Unfortunately, once the show calmed down and made an effort to stay self-contained, a number of glaring plot holes were revealed.  The third episode made a number of terrible decisions that the show has yet to recover from.  Moreover, the episode revealed what appears to be an apparent laziness with the writers.  When a desired outcomes seems impossible, just write in a convenient plot device and “bam!” implausible scenario is now possible.  Something is unlikely in the real world (or even in the world of the show)?  Just ignore it and maybe the audience won’t notice.  Is the show losing interest?  Throw in a sudden and entirely useless plot twist!  Yes, anything is possible when you’re the lazy writer of a serial drama!  What’s funny is that, in all of the interviews, the actors are always talking about how “The Event” is mostly realistic with a hint of sci-fi thrown in.  Yeah, sci-fi aspects may not come up very often, but, still, in the real world, people don’t just walk away from severe injuries and then get in shootouts later that day (I’m looking at you, semi-unimportant woman cop whose name escapes me).  Most of the episodes after the second one either had implausibilities happening or, quite literally, nothing happening.  It was some time before the President’s storyline actually had any substance to it.  In fact, there were whole episodes with them trying to figure out what to do, only to come up with nothing (a metaphor for what the writers were experiencing, perhaps?).

Additionally, all of the episodes (including the second episode) had another problem – lack of character development.  Because the show is so action-focused and adrenaline based, smaller character moments were often nonexistent.  There were a few sprinkled here and there, but, for the most part, they didn’t affect the story at all.  Most of the characters within the show had been set up as stereotypical characters and then were left alone (the leader who wants to do what’s right, the underline who has his own agenda, the merciless badguy, etc.).  Even Sean Walker, the main character who was set up as an everyman, lacked sufficient character moments.  You still get the impression from the show that he’s just an ordinary guy, but how are we supposed to know that if we never have an opportunity to see it?  (And, no, one single flashback where we see him awkwardly meet his girlfriend for the first time doesn’t count).  Ultimately, it is the lack of character progression that leads to my distaste for the show.  Yes, there are a lot of plot holes and even more too-convenient plot devices, but those can often be forgiven if you’re engaging us with interesting characters (LOST had its fair share of convenient plot devices, but we believed and loved the characters so much that we let it slide – plus they were on a magical island).  “The Event” just hasn’t done that.  When you don’t have any interesting characters, you have to rely on an increasingly implausible scenario to grab your attention, and when that doesn’t work, you’re screwed.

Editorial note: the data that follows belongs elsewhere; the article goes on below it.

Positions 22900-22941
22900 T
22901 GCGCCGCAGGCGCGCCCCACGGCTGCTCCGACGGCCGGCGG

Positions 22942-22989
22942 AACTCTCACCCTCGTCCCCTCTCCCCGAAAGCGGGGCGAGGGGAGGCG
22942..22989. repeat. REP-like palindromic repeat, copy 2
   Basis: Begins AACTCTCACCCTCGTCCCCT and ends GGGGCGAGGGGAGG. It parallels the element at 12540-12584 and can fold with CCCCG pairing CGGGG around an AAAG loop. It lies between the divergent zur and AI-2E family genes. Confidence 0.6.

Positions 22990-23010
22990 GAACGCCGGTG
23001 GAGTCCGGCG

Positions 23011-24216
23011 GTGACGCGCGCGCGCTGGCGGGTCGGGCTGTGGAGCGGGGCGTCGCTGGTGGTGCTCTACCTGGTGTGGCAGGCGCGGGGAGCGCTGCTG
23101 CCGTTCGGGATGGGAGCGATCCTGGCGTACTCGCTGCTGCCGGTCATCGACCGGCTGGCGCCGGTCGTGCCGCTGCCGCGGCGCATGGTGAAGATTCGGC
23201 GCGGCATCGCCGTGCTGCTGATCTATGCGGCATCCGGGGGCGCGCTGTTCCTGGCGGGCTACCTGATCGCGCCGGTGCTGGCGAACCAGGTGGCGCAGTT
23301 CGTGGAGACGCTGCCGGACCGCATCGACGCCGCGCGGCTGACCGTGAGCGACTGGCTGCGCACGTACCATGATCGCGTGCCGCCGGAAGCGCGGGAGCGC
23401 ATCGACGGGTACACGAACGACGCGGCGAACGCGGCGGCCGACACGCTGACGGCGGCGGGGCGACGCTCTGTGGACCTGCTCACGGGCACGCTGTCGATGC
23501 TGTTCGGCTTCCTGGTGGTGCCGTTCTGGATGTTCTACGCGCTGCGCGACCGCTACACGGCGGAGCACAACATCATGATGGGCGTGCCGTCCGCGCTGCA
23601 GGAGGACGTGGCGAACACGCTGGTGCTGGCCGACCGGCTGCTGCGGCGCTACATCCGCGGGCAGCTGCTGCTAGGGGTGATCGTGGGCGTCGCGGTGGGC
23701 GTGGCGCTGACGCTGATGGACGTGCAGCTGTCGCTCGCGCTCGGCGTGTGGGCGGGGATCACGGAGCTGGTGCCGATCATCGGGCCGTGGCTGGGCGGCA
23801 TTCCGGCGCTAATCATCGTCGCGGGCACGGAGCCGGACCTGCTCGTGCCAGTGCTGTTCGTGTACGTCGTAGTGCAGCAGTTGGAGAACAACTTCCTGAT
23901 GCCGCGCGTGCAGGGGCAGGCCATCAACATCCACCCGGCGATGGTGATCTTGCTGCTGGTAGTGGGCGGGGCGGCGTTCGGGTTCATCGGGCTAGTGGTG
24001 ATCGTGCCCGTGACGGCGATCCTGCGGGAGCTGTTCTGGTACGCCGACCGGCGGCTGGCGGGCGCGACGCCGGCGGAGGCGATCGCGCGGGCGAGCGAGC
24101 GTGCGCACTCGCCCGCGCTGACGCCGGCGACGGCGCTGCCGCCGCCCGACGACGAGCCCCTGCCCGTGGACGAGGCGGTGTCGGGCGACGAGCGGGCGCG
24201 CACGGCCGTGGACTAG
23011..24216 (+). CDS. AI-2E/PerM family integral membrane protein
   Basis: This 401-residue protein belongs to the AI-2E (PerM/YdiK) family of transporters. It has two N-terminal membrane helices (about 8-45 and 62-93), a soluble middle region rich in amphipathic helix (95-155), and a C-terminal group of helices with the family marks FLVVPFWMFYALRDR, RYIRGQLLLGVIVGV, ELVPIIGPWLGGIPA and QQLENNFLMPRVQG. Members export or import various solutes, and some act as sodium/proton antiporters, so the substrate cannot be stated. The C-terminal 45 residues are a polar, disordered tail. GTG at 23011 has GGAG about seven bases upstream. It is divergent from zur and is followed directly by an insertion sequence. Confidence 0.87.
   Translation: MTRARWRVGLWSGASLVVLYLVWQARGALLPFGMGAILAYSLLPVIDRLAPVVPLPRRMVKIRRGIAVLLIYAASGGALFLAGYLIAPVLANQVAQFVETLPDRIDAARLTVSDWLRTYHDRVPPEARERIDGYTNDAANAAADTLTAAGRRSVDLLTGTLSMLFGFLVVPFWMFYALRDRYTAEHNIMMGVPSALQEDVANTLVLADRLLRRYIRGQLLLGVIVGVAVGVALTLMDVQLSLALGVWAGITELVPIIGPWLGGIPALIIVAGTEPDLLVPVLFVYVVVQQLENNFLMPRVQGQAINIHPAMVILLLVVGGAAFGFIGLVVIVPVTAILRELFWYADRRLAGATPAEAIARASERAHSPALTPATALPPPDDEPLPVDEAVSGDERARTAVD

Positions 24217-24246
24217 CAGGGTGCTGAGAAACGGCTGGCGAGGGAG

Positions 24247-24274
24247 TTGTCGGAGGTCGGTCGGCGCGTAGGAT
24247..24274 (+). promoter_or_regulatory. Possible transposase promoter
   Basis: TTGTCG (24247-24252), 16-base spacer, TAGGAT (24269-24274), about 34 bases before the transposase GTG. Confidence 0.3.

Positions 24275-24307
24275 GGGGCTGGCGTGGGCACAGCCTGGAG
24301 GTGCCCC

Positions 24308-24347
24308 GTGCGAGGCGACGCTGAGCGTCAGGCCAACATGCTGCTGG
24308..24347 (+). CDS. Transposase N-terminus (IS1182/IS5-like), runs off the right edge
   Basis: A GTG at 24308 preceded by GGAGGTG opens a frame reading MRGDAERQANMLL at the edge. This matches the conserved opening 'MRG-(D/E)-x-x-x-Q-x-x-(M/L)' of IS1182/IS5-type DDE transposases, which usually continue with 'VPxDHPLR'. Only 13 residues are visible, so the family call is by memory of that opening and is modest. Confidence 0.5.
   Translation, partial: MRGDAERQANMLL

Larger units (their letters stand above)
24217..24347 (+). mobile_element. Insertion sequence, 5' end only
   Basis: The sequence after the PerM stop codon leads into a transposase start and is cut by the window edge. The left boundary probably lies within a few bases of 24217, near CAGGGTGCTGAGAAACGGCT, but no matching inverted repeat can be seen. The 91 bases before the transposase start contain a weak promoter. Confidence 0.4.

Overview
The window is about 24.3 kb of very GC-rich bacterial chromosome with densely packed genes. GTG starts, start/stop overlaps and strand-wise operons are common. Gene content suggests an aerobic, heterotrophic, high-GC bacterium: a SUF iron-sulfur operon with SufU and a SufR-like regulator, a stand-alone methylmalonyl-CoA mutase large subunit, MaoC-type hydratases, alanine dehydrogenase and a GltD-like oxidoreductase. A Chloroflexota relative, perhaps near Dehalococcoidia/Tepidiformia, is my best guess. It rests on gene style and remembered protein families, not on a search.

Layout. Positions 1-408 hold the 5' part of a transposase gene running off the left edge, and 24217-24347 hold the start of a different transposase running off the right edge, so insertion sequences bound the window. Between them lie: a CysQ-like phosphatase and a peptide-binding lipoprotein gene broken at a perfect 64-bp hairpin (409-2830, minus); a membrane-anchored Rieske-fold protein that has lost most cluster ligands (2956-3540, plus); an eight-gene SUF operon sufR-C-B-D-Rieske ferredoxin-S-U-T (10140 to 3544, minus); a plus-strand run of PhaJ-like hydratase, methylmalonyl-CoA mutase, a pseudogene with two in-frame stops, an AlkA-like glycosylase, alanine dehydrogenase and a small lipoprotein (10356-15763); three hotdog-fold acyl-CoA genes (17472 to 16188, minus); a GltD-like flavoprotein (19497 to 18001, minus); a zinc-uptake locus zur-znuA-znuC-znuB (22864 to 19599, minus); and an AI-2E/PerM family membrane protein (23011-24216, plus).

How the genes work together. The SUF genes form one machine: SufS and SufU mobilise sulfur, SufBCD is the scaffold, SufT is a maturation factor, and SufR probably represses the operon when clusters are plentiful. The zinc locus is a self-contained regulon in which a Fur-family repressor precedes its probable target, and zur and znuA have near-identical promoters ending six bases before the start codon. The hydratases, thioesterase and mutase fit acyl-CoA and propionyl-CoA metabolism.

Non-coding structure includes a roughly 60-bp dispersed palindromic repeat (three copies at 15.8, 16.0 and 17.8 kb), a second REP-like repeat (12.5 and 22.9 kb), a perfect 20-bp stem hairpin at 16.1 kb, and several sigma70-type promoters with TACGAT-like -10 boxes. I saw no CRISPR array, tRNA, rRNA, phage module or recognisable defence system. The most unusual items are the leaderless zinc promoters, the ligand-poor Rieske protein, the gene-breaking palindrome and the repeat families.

And then there was last week’s episode.  Perhaps it doesn’t deserve as positive a review as I gave it, but it was still a different episode.  It was the first one in the entire series that attempted to develop a character in a believable, sympathetic way.  Yes, it was not always perfectly executed, and, yes, the episode still had its lazy writing, but there was a hint of character progression!  Flashbacks actually affected the present.  Characters (or at least one) were portrayed as flawed and, dare I say, human (which is funny, because he wasn’t actually a human).  Given the track record of the show, I’m inclined to think that the writers just got lucky with this episode, but it’s possibile they’ve finally realized some of their shortcomings.

Put simply, The Event has a lot of ground to cover.  With its myriad disappointments and frustrating developments, I can’t recommend the show.  Yet, last week’s episode provided just enough to steam for me to wait at least one more week (Although, I have to admit, it’s dangerous taking a vacation from the show this week, as it may just lead to me not caring when it actually does come back).  Is this a good idea?  That’s tricky – I did stick with Heroes through its utterly crappy third season and its snooze-inducing fourth season, hoping against hope that the writers could bring it back to its former glory.  Obviously, I can be a bit of a masochist when it comes to holding out hope for bad TV shows.  Only time will tell if that’s what I’m doing with “The Event” or not.  Next week may see me either dropping the show completely or holding on for a bit longer.

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~ by digitallysmitten on November 2, 2010.